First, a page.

Gareth O'Connor
Oct 29, 2020

Say farewell to the sea of sameness

In a time where short-termism prevails, PHD's New Zealand strategy director expounds on how long-term brand platforms can—when client and agency are committed—reinvigorate and rejuvenate year after year.


Creativity will be one of your greatest allies in achieving growth.

After all, creativity brings attention, enjoyment, reaction, engagement, emotion, likeability, fame, distinctiveness, differentiation, memory, talkability, shareability, action, sales and profit.

These are all critical in the world of media.

Yet, the great Les Binet and Peter Field have found that advertising and marketing campaign effectiveness has fallen over the years. They also found ‘short-termism’ and the focus on communications designed to drive action is on the rise. The balance of thinking long-term and short-term is out of whack. Even long-term cases are not as effective as they once were, brands do not spend enough to support long-term cases, missing their maximum possible impact and return.

If you look at advertising in any category, you will see the sea of sameness pop up every time. Brands are fighting for share of mind to increase, for their products and services to be bought—all of which are saying and doing the same things in the same way. Sure, it’s a safe bet, you probably won’t get fired for it, but you are also not making it easy for people to see you, remember you, like you and therefore buy you.

In times of struggle, creativity is often easier to take on. After all, you must do something to turn the ship around. When business is good and ticking along, harnessing the power of creativity often seems surplus to current requirements. But why?

There is frequently a scariness to creativity. Focus groups do not always like it, finance people are usually not fans, but huge gains can be found from investment in creativity.

In 2014, Paul Dyson did some excellent research and found that creative execution is, after brand size, the second most crucial driver of advertising profitability, multiplying profitability by a factor of 12. Nielsen supported this in 2017 with creativity picking up 47% of the impact of advertising. This year, Kantar revisited Dyson’s work and found the same outcome. Brand size followed by creativity were first and second, respectively, with three a long way behind. Yet when they asked marketers what the most significant drivers where, the media mix came in first, followed by product versus equity versus season at second, target audience at third, creativity at fourth and brand size at fifith. Underestimate the power of creativity at your own peril, creativity can unlock so much untapped potential.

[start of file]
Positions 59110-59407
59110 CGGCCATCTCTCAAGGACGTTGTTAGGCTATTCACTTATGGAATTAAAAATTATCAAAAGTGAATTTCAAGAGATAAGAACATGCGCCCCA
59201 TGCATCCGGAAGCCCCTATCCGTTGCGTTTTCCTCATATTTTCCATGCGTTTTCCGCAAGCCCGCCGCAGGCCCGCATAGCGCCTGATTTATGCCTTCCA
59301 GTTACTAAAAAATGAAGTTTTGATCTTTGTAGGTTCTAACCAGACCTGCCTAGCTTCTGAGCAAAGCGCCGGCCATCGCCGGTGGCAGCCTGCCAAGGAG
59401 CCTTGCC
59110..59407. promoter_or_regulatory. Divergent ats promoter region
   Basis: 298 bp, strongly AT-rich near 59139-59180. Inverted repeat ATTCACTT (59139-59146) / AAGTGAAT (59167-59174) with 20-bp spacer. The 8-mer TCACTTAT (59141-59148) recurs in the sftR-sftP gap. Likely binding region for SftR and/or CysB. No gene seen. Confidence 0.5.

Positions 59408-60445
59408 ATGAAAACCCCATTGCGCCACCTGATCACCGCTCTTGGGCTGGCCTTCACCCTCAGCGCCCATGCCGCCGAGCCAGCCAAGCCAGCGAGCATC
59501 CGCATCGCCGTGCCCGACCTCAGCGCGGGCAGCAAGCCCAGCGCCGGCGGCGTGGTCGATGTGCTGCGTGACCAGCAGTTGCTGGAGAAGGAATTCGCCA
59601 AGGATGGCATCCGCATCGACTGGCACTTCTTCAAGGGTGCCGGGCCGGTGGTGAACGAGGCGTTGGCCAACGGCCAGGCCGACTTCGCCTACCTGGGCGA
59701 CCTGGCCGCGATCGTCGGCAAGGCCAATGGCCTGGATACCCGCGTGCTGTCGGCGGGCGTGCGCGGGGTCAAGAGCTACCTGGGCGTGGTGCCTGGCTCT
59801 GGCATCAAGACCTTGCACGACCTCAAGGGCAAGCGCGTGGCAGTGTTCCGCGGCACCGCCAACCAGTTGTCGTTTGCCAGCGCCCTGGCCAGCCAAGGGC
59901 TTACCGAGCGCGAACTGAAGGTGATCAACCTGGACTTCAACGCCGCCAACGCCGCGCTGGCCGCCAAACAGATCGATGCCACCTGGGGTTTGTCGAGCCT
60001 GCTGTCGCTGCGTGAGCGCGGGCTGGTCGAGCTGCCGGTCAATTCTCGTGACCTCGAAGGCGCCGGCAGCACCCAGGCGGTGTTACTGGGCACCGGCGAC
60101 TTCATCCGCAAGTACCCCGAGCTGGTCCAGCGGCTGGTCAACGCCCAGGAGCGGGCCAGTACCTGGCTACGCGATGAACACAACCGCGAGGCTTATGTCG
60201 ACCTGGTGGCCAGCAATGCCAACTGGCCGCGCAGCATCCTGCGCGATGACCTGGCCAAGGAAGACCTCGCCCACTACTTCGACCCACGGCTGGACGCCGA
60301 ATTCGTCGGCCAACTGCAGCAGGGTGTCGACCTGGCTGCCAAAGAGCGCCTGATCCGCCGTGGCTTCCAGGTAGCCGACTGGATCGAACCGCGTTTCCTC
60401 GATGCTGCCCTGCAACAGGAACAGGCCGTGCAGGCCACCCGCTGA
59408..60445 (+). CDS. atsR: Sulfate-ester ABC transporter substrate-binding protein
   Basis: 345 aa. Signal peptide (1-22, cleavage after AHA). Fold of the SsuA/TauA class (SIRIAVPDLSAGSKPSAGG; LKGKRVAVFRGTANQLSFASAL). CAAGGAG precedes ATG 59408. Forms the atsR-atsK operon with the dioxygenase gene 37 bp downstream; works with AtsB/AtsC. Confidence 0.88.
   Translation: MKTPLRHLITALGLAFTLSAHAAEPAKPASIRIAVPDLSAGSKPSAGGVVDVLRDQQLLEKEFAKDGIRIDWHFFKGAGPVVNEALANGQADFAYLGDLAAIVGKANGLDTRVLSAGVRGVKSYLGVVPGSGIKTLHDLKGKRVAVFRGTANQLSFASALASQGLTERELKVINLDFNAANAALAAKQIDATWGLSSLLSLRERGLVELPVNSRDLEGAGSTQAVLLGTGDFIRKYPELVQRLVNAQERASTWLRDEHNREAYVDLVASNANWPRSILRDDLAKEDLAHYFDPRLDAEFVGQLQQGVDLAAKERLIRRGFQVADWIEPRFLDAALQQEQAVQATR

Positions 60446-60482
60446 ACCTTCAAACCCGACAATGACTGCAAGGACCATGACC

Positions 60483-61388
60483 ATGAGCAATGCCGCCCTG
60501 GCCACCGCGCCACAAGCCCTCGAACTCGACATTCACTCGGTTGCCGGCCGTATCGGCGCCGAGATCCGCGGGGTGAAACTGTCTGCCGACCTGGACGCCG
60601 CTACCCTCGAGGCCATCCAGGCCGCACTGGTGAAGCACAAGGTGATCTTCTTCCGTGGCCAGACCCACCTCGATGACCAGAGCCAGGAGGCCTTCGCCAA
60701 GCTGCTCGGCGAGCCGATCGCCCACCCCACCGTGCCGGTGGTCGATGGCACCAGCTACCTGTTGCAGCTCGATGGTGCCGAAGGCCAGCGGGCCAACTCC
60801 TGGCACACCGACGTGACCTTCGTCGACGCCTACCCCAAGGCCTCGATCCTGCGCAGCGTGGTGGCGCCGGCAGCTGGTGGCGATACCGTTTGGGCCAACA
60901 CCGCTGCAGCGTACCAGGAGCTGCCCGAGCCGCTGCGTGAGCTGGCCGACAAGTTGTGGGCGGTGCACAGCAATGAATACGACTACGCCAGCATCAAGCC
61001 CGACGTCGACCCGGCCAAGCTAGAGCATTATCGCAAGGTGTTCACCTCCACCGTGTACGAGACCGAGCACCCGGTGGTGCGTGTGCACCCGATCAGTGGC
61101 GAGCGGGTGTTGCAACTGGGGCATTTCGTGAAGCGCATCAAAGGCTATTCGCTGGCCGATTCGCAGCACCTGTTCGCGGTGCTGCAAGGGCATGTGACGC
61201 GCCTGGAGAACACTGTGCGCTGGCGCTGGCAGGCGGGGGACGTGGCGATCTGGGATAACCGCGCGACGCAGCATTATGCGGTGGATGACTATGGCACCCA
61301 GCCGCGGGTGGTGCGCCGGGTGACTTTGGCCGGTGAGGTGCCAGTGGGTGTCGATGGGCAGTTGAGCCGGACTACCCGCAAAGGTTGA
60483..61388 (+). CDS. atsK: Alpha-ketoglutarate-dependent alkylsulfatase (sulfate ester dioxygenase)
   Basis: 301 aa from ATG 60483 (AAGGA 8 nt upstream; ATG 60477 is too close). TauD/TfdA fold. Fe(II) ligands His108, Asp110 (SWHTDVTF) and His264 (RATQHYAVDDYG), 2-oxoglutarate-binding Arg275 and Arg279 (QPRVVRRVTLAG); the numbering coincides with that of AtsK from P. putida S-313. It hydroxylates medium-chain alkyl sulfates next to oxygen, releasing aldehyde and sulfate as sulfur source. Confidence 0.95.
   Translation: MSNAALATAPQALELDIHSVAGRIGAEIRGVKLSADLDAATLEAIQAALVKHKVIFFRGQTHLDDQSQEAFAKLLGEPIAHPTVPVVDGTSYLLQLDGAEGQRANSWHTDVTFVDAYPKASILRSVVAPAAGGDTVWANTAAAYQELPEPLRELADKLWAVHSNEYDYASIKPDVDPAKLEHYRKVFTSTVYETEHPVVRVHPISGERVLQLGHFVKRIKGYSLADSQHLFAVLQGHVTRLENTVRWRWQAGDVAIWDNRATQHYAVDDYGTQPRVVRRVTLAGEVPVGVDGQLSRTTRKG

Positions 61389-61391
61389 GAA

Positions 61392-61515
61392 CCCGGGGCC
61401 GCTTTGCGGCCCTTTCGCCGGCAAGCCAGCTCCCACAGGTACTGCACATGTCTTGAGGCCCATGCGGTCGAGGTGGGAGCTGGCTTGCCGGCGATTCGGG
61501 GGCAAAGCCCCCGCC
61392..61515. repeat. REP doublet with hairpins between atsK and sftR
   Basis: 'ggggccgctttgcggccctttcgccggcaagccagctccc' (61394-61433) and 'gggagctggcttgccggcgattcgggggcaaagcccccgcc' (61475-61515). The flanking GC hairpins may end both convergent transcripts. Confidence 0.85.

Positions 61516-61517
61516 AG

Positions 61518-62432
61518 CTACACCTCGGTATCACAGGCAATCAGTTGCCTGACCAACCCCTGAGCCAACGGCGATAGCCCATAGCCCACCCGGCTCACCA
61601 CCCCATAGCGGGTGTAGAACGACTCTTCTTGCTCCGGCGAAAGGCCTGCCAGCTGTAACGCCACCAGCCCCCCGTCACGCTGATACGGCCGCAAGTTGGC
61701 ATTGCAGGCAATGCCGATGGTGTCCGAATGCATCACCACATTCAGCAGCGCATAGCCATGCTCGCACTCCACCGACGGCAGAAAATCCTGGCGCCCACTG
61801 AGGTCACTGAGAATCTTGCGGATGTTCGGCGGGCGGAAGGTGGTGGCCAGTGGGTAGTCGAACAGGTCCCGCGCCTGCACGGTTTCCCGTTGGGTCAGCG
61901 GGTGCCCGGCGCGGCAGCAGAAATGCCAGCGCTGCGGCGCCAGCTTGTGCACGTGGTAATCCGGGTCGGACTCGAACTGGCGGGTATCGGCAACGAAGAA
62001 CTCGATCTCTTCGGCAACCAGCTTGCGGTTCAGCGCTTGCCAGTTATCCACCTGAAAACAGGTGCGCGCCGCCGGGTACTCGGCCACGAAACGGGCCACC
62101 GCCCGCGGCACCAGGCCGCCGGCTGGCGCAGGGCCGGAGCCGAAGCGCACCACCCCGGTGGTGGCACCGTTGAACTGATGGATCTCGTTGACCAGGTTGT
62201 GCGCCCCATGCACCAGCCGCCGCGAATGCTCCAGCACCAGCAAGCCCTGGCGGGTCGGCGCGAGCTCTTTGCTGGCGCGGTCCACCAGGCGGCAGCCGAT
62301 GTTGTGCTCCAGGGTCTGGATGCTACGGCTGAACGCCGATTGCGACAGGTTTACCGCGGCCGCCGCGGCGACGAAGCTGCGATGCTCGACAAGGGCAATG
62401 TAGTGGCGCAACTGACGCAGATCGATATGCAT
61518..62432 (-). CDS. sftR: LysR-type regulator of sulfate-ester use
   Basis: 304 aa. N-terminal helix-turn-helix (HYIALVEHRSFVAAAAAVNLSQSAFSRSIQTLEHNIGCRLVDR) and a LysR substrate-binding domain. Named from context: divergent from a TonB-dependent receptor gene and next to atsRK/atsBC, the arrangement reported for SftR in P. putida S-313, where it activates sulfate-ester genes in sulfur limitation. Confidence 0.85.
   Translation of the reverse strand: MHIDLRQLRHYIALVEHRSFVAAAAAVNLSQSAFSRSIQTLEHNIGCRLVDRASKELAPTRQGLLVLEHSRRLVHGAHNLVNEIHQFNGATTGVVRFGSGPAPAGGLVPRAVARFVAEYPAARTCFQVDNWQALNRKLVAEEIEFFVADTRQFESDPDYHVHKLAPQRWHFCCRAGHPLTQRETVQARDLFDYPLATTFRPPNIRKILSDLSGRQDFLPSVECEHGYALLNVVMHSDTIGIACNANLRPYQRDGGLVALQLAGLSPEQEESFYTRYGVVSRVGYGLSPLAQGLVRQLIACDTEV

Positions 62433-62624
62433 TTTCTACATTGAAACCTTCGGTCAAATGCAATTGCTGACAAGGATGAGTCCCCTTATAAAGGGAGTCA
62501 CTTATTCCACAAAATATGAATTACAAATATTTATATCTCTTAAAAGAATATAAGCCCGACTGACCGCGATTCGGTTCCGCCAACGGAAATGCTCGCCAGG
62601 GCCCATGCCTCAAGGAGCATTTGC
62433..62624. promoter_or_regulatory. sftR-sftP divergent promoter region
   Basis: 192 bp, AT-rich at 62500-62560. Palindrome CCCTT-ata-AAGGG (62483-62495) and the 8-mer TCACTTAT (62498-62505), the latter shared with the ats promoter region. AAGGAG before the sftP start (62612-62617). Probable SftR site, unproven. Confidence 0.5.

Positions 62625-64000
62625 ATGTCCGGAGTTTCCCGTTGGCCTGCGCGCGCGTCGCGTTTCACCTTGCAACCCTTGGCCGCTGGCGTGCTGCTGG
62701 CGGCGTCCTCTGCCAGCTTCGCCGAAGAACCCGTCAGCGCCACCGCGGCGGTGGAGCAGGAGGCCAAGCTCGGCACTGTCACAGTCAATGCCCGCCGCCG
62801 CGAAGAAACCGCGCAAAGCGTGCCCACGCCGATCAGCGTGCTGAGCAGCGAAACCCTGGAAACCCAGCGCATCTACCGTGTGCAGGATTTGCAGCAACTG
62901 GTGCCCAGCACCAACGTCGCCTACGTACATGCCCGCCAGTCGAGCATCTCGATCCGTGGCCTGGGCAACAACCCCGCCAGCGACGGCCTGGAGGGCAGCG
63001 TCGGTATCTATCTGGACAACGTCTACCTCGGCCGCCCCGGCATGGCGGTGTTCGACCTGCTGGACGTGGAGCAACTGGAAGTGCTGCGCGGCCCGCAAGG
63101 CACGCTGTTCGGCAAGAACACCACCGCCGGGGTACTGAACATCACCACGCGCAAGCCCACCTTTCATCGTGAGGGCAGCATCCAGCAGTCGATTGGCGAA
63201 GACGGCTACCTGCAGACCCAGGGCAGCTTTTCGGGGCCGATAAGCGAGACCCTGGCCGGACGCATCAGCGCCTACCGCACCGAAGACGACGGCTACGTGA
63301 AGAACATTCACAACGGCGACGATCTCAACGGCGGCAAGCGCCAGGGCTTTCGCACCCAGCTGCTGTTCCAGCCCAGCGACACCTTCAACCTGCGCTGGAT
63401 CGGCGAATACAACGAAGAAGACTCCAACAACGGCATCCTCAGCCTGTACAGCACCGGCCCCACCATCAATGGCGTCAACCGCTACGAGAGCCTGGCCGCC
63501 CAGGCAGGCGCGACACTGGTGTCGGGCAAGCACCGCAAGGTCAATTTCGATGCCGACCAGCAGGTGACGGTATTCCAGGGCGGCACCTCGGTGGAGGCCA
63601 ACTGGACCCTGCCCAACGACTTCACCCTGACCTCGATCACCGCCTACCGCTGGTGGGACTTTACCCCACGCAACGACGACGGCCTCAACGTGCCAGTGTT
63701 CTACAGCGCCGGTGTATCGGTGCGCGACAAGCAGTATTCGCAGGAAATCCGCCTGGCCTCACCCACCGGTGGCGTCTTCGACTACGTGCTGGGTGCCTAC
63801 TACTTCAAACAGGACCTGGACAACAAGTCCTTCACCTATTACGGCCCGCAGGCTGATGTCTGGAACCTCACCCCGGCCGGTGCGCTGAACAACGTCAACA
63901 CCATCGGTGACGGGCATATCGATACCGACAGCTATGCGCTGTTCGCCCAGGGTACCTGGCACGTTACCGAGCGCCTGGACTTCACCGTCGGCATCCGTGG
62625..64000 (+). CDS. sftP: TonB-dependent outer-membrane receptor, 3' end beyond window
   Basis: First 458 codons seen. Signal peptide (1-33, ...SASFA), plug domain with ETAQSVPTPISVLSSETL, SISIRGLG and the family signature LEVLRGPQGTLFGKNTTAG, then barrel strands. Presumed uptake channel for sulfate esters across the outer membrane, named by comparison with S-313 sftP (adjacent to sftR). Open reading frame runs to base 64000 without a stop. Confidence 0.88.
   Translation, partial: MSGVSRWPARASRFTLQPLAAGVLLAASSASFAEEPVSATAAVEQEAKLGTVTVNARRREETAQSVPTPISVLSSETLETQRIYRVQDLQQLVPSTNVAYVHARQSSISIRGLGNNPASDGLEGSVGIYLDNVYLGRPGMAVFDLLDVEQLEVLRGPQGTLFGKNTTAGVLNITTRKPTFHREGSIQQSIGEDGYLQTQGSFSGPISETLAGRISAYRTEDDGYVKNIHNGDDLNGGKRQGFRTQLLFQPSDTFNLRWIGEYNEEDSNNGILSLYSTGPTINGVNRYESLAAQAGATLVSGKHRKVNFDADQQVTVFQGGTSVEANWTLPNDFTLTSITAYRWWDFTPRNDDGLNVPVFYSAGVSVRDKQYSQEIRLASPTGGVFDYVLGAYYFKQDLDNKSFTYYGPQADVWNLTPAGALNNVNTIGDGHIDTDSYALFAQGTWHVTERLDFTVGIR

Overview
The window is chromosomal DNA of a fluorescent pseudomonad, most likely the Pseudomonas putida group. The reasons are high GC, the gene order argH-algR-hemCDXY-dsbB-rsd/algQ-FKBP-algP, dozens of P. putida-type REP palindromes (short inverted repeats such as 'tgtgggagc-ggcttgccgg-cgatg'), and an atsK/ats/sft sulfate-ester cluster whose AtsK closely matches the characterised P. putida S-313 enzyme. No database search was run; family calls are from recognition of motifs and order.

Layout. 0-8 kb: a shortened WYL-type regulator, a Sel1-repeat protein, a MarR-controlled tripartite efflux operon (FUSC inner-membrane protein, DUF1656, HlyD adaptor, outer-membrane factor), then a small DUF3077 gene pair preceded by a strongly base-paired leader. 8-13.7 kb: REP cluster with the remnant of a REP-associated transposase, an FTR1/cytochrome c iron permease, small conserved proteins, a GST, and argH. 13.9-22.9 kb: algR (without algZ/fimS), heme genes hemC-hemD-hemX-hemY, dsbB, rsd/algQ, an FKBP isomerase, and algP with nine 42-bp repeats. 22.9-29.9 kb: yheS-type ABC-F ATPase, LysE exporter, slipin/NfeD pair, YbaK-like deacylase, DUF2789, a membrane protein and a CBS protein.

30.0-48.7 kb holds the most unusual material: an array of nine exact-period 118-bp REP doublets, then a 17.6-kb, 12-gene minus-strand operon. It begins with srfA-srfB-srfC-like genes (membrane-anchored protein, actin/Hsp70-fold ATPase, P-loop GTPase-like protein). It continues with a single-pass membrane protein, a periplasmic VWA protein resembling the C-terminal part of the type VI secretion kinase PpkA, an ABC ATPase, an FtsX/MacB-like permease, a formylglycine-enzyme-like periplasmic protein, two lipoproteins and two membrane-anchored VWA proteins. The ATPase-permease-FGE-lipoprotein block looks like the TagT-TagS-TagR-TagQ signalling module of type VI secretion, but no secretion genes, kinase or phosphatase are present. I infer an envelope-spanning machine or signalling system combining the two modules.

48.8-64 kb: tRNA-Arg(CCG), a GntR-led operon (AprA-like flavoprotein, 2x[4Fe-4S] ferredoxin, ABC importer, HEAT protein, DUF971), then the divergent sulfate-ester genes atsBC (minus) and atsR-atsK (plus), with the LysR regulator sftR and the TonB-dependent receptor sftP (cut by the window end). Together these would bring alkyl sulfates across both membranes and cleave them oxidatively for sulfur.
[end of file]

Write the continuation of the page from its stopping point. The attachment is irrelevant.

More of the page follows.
Building for the long-term, brand platforms can—when committed—reinvigorate and rejuvenate year-on-year. Ensuring there is differentiation and distinction, makes it easier for brands to be remembered, bought and liked. It is worth noting that the more consumers like your brand, the better they think your brand is.

I want to highlight a few examples of great marketing where creativity and agency partners played a pivotal role. In a world where we are so quick to throw ideas away, holding on to something good for as long as you can is a sensible thing to do, especially if it is working. Creativity is at the heart of these examples, and I believe we can all learn a lot from them.

First, those brands who stepped out of the sea of sameness, built differentiation and distinctiveness, resulted in market-share growth and greater profitability.

Linking the product action-oriented communications to your positioning

Dove, a heritage brand, was in decline and began to reposition themselves to create real differentiation and distinctiveness. The beauty category communications were filled with what society believes are ‘beautiful’ people, in other words unattainable beauty, and unrealistic standards for large swathes of the category’s buyers. Dove repositioned the brand to reflect real woman, for real beauty, showcasing and celebrating real beauty in all its forms. Dove ‘Real Beauty’ was born.

Emotive brand communications presented category buyers with lots of great work that shone a light on the beauty industry’s wrongdoings. Consumers love to buy brands that represent them, and this was an excellent example.

‘Real Beauty’ offered a platform to build greater meaning for women, especially young girls, on what real beauty means, overcoming the anxiety, depression and self-loathing many feel due to their looks, and how the industry portrays beauty. This was achieved through the Dove Self Esteem Project, an enduring brand platform that continues to pay back for the brand and women worldwide years later. Dove created a platform that stood apart from the competition, lived by it, supported and nurtured it.